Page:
U.S. and European regulators pushed for credit-default swaps to be guaranteed by clearinghouses after the September bankruptcy of Lehman Brothers Holdings Inc., one of the largest dealers in the market, cost the firm’s trading partners hundreds of millions in losses, according to Moody’s Investor Service.
New York-based American International Group Inc., once the world’s largest insurer, almost collapsed because bets on the contracts backfired, forcing a $173 billion U.S. government rescue.
Clearinghouses stabilize markets by becoming the buyer to every seller and seller to every buyer, reducing the risk of counterparty default. They also collect trade data in one location, making it easier for regulators to keep watch of prices and positions.
Credit-default swaps, which are used to hedge against losses or to speculate on a company’s ability to repay its debt, pay the buyer face value if a borrower defaults in exchange for the underlying securities or the cash equivalent.
Goldman Sachs, JPMorgan, both based in New York, and the other banks backing Intercontinental dominate trading in the credit-default swap market. Banks trading with other banks accounted for 80 percent of all trades in the week ended March 13, according to New York-based Depository Trust & Clearing Corp., which runs a central registry for the market.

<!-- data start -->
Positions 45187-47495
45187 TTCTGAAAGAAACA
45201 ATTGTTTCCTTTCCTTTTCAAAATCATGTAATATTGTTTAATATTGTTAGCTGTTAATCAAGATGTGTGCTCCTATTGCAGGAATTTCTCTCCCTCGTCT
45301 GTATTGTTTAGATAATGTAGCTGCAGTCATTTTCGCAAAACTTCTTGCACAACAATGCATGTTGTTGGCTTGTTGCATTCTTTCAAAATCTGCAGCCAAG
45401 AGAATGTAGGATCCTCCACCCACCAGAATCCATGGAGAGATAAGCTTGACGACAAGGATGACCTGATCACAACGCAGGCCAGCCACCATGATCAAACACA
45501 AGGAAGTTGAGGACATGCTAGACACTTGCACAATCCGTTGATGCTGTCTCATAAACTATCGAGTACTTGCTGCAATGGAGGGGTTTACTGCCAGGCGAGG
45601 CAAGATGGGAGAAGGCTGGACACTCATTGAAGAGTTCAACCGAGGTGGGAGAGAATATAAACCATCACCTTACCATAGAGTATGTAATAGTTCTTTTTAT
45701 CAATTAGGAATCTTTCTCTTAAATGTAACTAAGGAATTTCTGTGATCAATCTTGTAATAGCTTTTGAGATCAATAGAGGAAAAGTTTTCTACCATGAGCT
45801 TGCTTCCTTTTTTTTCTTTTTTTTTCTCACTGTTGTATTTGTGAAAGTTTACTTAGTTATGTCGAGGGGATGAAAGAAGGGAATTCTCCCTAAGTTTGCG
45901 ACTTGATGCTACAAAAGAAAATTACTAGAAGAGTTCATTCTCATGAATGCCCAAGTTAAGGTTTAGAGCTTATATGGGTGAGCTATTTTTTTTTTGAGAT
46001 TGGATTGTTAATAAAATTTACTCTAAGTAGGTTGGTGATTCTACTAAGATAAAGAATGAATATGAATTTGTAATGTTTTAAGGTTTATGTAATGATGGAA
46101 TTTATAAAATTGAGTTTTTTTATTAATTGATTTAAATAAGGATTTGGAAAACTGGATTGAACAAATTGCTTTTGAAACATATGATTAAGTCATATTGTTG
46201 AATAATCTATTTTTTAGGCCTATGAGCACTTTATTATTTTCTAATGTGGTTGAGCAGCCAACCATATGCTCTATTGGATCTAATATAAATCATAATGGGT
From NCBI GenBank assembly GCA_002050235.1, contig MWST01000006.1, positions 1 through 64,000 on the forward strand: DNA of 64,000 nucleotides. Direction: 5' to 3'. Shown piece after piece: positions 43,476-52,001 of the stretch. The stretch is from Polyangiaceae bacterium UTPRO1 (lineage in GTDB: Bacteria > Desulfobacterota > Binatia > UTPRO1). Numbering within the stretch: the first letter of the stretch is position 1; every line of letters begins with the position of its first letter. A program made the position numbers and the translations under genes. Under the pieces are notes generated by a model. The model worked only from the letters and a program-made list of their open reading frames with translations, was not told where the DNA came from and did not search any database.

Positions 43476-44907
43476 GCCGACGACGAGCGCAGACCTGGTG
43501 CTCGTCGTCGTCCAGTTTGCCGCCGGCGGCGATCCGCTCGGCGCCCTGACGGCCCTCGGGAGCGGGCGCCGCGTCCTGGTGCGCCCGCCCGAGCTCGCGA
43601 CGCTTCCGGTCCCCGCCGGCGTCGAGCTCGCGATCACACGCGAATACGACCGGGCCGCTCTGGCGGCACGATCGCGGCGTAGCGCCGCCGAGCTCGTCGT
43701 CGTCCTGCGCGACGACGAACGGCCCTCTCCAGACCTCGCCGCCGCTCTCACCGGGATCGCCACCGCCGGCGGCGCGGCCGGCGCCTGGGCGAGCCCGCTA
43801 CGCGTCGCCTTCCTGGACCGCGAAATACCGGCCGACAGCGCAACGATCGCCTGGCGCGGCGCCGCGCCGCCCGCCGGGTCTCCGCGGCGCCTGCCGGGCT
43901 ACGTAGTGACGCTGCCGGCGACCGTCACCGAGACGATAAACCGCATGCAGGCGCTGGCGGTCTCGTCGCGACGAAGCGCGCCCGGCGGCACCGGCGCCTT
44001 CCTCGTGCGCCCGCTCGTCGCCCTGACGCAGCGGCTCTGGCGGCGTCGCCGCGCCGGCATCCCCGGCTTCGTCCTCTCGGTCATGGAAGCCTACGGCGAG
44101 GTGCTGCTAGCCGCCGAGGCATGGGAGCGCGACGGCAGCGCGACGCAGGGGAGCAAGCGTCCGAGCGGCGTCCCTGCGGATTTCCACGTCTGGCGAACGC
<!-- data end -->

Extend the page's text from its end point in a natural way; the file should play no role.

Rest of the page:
“The majority of the trades are still inter-dealer,” said Brian Yelvington, a senior analyst at bond-research firm CreditSights Inc. in New York. As a result, hedge funds and other investors will prefer Intercontinental’s platform, he said.
Intercontinental received its last regulatory approval for its credit-default swap clearing on March 6 and began processing the contracts three days later. CME Group and Citadel got the final regulatory nod a week after Intercontinental.
While New York-based NYSE Euronext has offered clearing of credit-default swaps since December, it said it hasn’t processed a trade. Frankfurt-based Eurex AG, Europe’s largest futures market, and LCH.Clearnet Ltd. in London, Europe’s largest securities clearinghouse, plan to offer clearing in credit- default swaps this year.